14 Pieces of Graduation Advice You Need to Hear (But You Probably Think You Don’t)

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Being in my 30’s, I would like to think that I’ve learned (the very hard way), a few things that you might find useful. Recently, I had a conversation with some friends about what we wish we could tell young women when graduating from high school. That seems like a never-ending list, so I narrowed it down to these:

1. High school will not be an indicator of the rest of your life and you have a one year time limit on bragging about what you did there. I know, it seems borderline crazy and I’m sure you are rolling your eyes, but keep reading. You need to remember this: no one in the real world cares about what you did in high school. Really. And it’s AWESOME. In fact, give yourself the time limit I just gave you and do not brag about what happened in high school. The amazing and great reality is that high school is not a life you created for yourself, it was created for you. Let that sink in. Guess what? The life you get to create for yourself is upon you. And it can be whatever you want it to be!

2. Going into this new life, you need to also remember that you are the keeper of a super secret weapon, also known as a vagina. Yes, I’m going there. You need to remember one rule about your vagina: It is yours, no one else’s, and boys will say whatever it takes and lie to get into your panties. You don’t owe anyone your vagina, no matter what is bought for you, or is said to you.

3. The old saying ‘revenge is best served cold’ is a lie. It is best served by doing what others said you could not do. Growing up, I was admittedly a disaster due to circumstances beyond my control. It propelled me into my passion for helping others, but this was not always the case.

In high school, I was a listless mess, the girl you would look at and think would never make anything of herself. I had a teacher tell me, that because I was attractive, not to fret too much because I would make me a great trophy wife for someone one day. Even writing this years later enrages me. Not too many years after my rape and when I finally started to pull myself together, I ran into this teacher. Showing them what they said I could never do, just pushed me harder to keep doing better. It will also earn you respect with critics who judge harshly, especially yourself.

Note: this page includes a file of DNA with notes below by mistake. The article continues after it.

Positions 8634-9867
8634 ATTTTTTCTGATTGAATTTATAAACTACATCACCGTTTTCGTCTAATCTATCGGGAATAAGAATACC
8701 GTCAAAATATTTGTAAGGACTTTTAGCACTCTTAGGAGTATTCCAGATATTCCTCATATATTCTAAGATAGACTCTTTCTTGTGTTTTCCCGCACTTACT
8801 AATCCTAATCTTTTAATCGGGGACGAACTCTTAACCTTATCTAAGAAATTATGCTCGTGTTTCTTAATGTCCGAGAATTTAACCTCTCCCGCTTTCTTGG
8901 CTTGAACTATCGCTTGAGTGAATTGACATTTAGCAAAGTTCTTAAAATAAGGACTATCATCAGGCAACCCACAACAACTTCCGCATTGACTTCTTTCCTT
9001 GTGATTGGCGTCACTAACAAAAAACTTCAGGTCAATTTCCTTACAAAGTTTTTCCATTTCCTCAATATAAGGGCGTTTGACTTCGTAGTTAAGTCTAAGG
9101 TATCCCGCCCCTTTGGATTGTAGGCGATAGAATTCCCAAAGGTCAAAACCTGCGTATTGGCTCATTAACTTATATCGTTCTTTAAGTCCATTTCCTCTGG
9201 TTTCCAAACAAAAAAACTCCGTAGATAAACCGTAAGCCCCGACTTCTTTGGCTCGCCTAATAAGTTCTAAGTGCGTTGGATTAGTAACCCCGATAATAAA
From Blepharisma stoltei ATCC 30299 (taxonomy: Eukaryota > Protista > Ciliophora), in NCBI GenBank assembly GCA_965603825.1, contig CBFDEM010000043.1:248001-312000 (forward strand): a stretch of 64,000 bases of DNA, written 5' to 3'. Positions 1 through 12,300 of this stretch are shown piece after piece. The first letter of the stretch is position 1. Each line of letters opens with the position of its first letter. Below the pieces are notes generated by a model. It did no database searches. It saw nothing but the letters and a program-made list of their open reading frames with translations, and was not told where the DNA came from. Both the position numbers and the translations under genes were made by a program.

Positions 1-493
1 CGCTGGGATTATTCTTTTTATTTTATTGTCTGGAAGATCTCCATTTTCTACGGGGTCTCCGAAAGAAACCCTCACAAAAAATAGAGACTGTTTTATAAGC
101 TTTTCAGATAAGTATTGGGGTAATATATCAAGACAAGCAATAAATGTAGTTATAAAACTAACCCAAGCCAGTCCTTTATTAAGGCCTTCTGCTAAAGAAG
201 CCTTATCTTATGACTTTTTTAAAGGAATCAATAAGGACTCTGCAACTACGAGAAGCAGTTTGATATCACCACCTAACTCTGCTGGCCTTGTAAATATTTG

4. Don’t be embarrassed by where you came from. No one is going to be impressed that you came from affluence, every last thing was handed to you, and that you are riding on the coattails of someone else’s success. You’re trailer park trash, worked two jobs to make it through college, and are still humble enough to remember how you got there? Now that’s impressive.

5. Get help for your problems. Listen, every last one of us has problems. Some you can see, some you cannot, but every bad thing that has happened to you will affect every last decision you make and color every relationship you have. I made the choice early on that I didn’t want to live a life clouded by the bad experiences I had. I’m going to be very frank with you here, and most people will never tell you this, but: ‘it’ (whatever ‘it’ may be for you) never goes away. ‘It’ will never go away. It will get easier to accept, you will view it differently as you age, and it will shape all of your future decisions. Make the choice to get help for your problems, and it will be the best decision you ever make. Also keep in mind, that while the actions of others will keep you awake at night, they will not think of you again and the damage they have left behind. Take care of yourself first.

6. Listen to your intuition. Take the time to develop this sixth sense you have. It will tell you everything you ever need to know about making the right decision for you. This moral and mental compass is a skill, and as such, must be used and exercised to develop. Use it, and use it often until you learn to recognize your ‘gut’ feeling. It will always steer you in the right direction during major decisions.

7. Learn to fail forward. What do I mean by that? You are going to mess up. Royally. Like, more than you can possibly imagine in your wildest dreams. Give yourself a night, maybe two, to cry an ugly cry and eat ice cream out of the tub (unless you’re lactose intolerant – then find something else to eat your sorrows away). If Britney Spears can shave her head on national television and Monica Lewinsky can give an interview in 2014 in Vanity Fair, then you, too, can reign in your embarrassment and move forward. Did you already mess up royally? Then what are you going to do about it? Get up and do better because you can and you have it in you to do it.